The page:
mountaineer and philosopher
A climber and a boxer, a philosopher and an environmentalist, Arne Næss reminds us of the important role nature plays in our lives as part of nature and taking responsibility for it.
It is not a contradiction that a philosopher becomes a mountain climber, or reverse, a mountain climber becomes a philosopher. It’s all a matter of perspective, to look at/consider things from above – to find peace to reflect on life in general and your own life in particular. How everything is connected: human beings, animals, trees, plants, insects …
Næss early discovered that these thoughts were extremely important to him, and they became his lifelong task.
Arne Næss was born in 1912. He grew up as the youngest of four siblings in a wealthy home in Kristiania (Oslo).
His early passion for outdoor living was probably awakened due to the fact that nature was literally
outside his bedroom window, giving him easy access to walks in the woods at summertime and skiing in nearby tracks during winter time.
Arne Næss was a philosopher long before attending school. He was constantly thinking, always wondering, always curious, why this, why that, what is the answer to this? How does nature fit in with us, and what is our place in nature?
The curiosity characterized him through his life.
At 21, he graduated from The University of Oslo with a magister degree in philosophy with supplementary in maths and astronomy. In 1938 he was the youngest professor in philosophy ever having graduated from The University of Oslo, 27 years old.
However, at the same time, as he studied hard to become a professor, he needed a large dose of nature input. His affection for mountaineering was awakened at the age of 14, when he was introduced to Jotunheimen:
«I couldn’t understand that all this, this vastness, these great mountains, was not created by humans. It was the size that impressed me».
As soon as Arne Næss got the position as a professor of philosophy at The University of Oslo, he bought a piece of land and built a cabin at Tvergastein close to Hallingskarvet, where Arne Næss could worship his passion for solitude and at the same time spend time on outdoor activities like trekking, climbing and skiing. The cabin gave him space to ponder and there was «minimum fuel consumption, maximum view, minimum triviality, maximum self-esteem, minimum chitchat, maximum deep contemplation».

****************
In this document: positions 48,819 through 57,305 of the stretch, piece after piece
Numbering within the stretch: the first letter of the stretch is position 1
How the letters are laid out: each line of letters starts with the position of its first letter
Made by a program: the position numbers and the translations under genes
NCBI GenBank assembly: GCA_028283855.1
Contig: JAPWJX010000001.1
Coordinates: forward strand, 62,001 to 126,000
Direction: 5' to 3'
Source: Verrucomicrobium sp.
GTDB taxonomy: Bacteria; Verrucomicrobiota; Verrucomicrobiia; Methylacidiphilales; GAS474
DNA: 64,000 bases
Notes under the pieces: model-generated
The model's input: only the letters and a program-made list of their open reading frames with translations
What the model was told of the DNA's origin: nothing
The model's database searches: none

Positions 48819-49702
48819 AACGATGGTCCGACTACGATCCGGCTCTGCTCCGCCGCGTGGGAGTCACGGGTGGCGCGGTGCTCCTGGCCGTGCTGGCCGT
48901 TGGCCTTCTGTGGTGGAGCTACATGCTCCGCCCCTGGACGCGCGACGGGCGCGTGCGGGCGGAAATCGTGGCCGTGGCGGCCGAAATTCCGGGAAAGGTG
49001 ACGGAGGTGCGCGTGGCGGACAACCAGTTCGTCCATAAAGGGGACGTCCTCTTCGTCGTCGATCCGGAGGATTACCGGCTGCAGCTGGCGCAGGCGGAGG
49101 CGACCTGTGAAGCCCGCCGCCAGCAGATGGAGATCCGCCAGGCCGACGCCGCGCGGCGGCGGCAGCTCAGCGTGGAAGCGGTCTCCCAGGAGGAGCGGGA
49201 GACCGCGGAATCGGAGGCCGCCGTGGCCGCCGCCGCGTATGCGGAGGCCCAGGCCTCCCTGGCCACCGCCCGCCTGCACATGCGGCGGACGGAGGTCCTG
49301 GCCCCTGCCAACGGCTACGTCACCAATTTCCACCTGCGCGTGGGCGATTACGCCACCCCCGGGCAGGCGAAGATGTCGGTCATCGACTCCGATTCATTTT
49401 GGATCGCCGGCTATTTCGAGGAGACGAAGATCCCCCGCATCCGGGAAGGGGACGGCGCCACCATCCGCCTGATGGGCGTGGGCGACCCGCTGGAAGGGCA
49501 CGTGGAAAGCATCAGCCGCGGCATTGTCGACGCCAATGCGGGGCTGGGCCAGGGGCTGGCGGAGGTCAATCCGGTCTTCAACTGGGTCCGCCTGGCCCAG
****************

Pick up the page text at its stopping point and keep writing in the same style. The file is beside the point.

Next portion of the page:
His climbing- and outdoor passion led to several expeditions, both domestic and abroad. In 1936, he first conquered the Sørpillaren and Sydøstruten on Stetind in The County of Nordland together with his wife Else Hertzberg and later The Holter-Næss-pillar at Søre Dyrhaugstind.
During this trip, they tested a new climbing technique involving bolts for both fuse and propulsion. Næss had learned the technique during his visit to Austria, and now introduced this in Norway as well.
This technique revolutionized challenging mountain climbing in Norway.
Later on, Arne Næss led several climbing expeditions, including the Himalayas. What many consider to be his greatest climbing achievement, is the first climbing he performed in 1950 at Tirich Mir, the 7708-meter high mountain peak in the Hindu Kush mountain range in Pakistan.
Arne Næss was very important for the development of Norwegian climbing; both through the introduction of new climbing methods, but also through its many demanding first ascents in the high mountains at Kolsåstoppen in Bærum, just outside of Oslo.
To conquer a summit was never important to Arne Næss, he considered that more as part of an egoistic achievement than just enjoying the purity of nature.
The only thing that mattered to him was to be with the mountain, be a part of it.
And what was Arne Næss’ philosophy?
He was concerned with practical philosophy; to put ideas and principles into practice through action. He was the founder of the deep ecology in which he pointed out the necessity of each one of us living and acting on the understanding that we are part of a living ecosystem, in which we are all dependent on each other. According to Næss, every being, whether human, animal, or vegetable has an equal right to live and to blossom.
Although having been an active boxer throughout his life, Arne Næss was also a keen fan of Gandhi's nonviolent methods.
After stepping down from his university post in 1970, he became active in protecting the environment, writing extensively about the subject and joining protest demonstrations.
When Arne Næss died in 2009, 96 years old, his friend Inga Bostad summarised the legend like this:
«He was a perpetual source of inspiration, a playful coach, an all-around troublemaker and an intellectual explorer».
To many people, the image of Arne Næss is an angel Gandhi-like man with white hair. He was an enthusiast, always smiling, gesturing, vital, busy, talking, listening ... And he always wore sweaters. He once said when being asked in an interview how he wanted to be remembered:
«As the man in the sweater».
Arne Dekke Eide Næss 27. January 1912 – 12. January 2009
Climber, philosopher and author and founder of ecosophy
He has published several books and articles
Facts Arne Næss
- The Nordic Council’s nature and environment prize 2002
- Commander of The Order of the Royal Norwegian St. Olav 2005
- The Arne Næss Centre of Ecology and Philosophy (ANCEP), located in Norway, is an organization focusing on the philosophical heritage of Arne Næss, which was founded in 1998
- Honorary member of DNT